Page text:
Sometimes an innocent act can create major unforeseen consequences, like helping a friend by co-signing a loan or consolidating credit cards. Most of the time, this is fine, but while you are in escrow on a home purchase, you don't want to do anything that will create a problem with this.
Here's a great list of things NOT to do while you are planning to buy a home.
As part of Fannie Mae's Loan Quality Initiative (LQI), lenders are required to monitor a borrower's credit throughout the loan process. This can include a "soft" credit pull immediately prior to funding to look for new accounts and inquiries.
Here are ten things that a homebuyer should avoid while in escrow:
•1. Don't do anything that will cause a red flag to be raised by the scoring system. This would include adding new accounts, co-signing on a loan, changing your name or address with the credit reporting agencies. The less activity on your reports during the loan process, the better.
•2. Don't apply for new credit of any kind. Including those "you have been pre-approved" credit card invitations that you receive in the mail or online. A new inquiry can potentially lower your credit score.
•3. Don't pay off collections or charge offs. Unless you can negotiate a delete letter, paying collections will decrease the credit score immediately due to the date of last activity becoming recent. However, in some cases, collections or charge offs must be satisfied as a condition of loan approval, but your lender will most likely only need to update that particular account with a credit supplement vs. a new credit report.
•4. Don't max out or over charge on your credit card accounts. This is the fastest way to bring your scores down. Try to keep your credit card balances below 30% of their available limit at ALL times during the loan process. If you decide to pay down balances, do it across the board. Meaning, pay balances to bring your balance to limit ratio to the same level on each card (i.e. all to 30% of the limit, or all to 40%, etc.).
•5. Don't consolidate your debt onto 1 or 2 credit cards. It seems like it would be the smart thing to do, however, when you consolidate all of your debt onto one card, it appears that you are maxed out on that card, and the system will penalize you as mentioned above in 4. If you want to save money on credit card interest rates, wait until after closing.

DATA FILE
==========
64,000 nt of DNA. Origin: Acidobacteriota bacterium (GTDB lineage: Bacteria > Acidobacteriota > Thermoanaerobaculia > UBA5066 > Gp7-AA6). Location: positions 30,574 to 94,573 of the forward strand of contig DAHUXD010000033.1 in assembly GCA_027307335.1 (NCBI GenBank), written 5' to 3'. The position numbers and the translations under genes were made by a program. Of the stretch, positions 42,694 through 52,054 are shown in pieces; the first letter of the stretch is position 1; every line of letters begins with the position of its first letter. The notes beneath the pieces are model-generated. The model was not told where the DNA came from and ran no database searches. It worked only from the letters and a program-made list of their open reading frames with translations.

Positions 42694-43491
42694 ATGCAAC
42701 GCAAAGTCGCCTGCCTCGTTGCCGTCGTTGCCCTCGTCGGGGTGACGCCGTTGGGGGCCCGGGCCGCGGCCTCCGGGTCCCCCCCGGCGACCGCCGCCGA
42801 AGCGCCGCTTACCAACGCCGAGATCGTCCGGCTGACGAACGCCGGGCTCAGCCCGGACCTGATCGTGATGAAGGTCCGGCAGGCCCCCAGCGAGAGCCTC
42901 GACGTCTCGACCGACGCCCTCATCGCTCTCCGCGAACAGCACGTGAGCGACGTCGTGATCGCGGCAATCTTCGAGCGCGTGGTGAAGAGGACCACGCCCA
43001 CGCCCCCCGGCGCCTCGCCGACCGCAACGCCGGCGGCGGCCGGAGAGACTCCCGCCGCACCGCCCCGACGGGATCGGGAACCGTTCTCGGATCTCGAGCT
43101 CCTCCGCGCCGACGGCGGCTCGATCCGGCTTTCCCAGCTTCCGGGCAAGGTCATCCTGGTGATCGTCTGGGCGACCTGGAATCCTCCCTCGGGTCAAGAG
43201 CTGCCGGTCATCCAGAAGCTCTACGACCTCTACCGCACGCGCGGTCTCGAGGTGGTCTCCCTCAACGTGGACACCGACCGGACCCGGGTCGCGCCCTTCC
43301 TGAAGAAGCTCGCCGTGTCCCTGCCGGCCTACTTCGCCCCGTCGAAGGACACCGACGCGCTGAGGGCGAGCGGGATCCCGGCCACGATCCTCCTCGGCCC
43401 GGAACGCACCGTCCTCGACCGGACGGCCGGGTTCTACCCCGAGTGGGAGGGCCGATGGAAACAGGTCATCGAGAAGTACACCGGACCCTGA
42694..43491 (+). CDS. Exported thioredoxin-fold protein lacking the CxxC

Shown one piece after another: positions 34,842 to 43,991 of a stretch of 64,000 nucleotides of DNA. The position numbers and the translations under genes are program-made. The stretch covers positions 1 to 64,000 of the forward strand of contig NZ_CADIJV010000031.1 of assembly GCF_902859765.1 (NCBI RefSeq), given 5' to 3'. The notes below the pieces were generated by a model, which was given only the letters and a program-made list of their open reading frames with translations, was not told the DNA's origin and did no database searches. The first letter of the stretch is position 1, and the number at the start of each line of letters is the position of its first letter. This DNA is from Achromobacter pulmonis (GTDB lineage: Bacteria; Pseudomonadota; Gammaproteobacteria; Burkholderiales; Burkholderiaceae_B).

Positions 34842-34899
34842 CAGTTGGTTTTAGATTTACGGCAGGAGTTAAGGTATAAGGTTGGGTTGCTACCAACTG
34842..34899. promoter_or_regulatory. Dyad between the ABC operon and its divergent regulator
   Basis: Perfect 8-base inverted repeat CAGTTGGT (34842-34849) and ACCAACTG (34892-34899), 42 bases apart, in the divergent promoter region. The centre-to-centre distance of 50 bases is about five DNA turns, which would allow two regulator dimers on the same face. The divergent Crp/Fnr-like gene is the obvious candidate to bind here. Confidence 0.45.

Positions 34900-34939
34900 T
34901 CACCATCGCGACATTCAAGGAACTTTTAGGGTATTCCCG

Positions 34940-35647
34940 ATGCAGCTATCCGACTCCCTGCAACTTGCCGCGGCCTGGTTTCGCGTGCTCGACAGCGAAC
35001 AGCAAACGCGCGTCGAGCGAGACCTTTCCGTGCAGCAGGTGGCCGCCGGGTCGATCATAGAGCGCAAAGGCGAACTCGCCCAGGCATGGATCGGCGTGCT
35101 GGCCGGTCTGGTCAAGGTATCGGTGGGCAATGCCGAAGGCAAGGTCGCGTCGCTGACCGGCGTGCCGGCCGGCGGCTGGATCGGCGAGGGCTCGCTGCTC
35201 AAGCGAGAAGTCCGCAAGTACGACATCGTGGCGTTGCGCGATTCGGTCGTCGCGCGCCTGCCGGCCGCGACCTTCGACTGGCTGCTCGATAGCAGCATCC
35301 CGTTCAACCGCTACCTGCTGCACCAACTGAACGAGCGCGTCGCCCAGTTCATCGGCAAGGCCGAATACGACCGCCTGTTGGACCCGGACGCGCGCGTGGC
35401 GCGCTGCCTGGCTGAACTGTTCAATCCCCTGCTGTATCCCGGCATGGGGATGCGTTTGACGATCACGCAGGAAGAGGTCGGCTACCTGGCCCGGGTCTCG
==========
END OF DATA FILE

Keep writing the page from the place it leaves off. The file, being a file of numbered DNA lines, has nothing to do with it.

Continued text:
•6. Don't close credit card accounts. If you close a credit card account you will lose available credit, and it will appear to the FICO that your debt load has increased. Also, closing a card will affect other factors in the score, such as length of credit history. If you HAVE to close a credit card account, do it after closing.
•7. Don't pay late. Stay current on existing accounts. Under the new FICO scoring model, one 30-day late can cost you anywhere from 50-100 points, and points lost for late pays take several months if not years to recover.
•8. Don't allow accounts to run past-due - Even one day! Most cards offer a grace period, however, what they don't tell you is that once the due date passes, that account will show a past due amount on your credit report. Past due balances can also drop scores by 50+ points.
•9. Don't dispute anything on your credit report. When you send a letter of dispute to the credit reporting agencies, a note is put onto your credit report, and when your lender notices items in dispute they will not process the loan until the note is removed and new credit scores are pulled. Why? Because credit scoring software will not consider items in dispute in the credit score -giving false date to the lender. Disputed accounts are a no-no.
•10. Don't lose contact with your mortgage and real estate professionals! Don't do anything without the ok of both professionals in the transaction, until you have your keys.
These might seem obvious, but better safe than sorry.
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